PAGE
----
Feb. 10 - Investor Carl Icahn backed down from his fight to get Apple to buy back more shares as more big investors sided with the iPhone maker. Fred Katayama reports.
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Carl Icahn is backing down in his fight to get Apple to buy back more shares. The activist investor said, " ... we see no reason to persist with our non-binding proposal, especially when the company is already so close to fulfilling our requested repurchase target." He said Apple has only $18 billion to go to meet his demand for more buybacks.
The news sent Apple's shares higher at the start of trade.
He issued this statement after more major investors backed Apple ahead of its big shareholder meeting this month. New York City's comptroller urged investors to vote no on Icahn's share buyback proposal. Scott Stringer, whose pension funds he oversees own more than a billion dollars worth of Apple shares, says Icahn's plan is "too risky and too shortsighted." He echoes the recommendation by influential investment advisory firm Institutional Shareholder Services. ISS said Apple had already taken what it called "good faith efforts" to return cash via buybacks and dividend payouts.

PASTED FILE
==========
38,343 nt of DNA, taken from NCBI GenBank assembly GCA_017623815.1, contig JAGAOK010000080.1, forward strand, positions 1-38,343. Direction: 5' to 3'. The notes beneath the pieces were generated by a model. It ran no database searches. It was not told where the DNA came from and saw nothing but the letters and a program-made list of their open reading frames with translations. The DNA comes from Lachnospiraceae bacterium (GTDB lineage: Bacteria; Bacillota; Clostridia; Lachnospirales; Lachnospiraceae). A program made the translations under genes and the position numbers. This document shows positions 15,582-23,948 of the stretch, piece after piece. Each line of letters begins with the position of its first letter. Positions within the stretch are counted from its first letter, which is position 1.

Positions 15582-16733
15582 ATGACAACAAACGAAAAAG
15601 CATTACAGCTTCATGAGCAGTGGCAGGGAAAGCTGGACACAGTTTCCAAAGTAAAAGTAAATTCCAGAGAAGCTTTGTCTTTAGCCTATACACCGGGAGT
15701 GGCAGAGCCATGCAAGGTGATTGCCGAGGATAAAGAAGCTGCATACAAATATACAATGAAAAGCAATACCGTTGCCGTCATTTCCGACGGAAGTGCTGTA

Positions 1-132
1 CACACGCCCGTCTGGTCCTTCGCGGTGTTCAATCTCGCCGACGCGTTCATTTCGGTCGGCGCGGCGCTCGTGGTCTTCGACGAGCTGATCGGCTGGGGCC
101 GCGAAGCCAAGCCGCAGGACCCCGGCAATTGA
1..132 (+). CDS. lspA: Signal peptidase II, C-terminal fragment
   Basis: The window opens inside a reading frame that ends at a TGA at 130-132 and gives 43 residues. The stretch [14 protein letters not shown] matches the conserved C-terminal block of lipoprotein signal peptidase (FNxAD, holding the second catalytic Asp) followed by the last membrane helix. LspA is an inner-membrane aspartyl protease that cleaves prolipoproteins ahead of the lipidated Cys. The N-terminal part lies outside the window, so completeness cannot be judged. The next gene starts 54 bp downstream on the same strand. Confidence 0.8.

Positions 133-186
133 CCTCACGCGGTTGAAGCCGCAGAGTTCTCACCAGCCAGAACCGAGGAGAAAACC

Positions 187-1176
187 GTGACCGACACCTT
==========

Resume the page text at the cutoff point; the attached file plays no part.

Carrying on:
The latest actions follow similar calls last week by the pension fund Calpers and proxy advisory firm Egan-Jones.
Apple has already committed to returning $100 billion to shareholders through buybacks and dividends.
J.P. Morgan analyst Mark Moskowitz notes Apple has bought back $40 billion of its shares over the last 12 months. He says he would "prefer Apple further boost its investment in new technologies and services," pointing out that buybacks won't overcome the slowdown of its key iPhone business.
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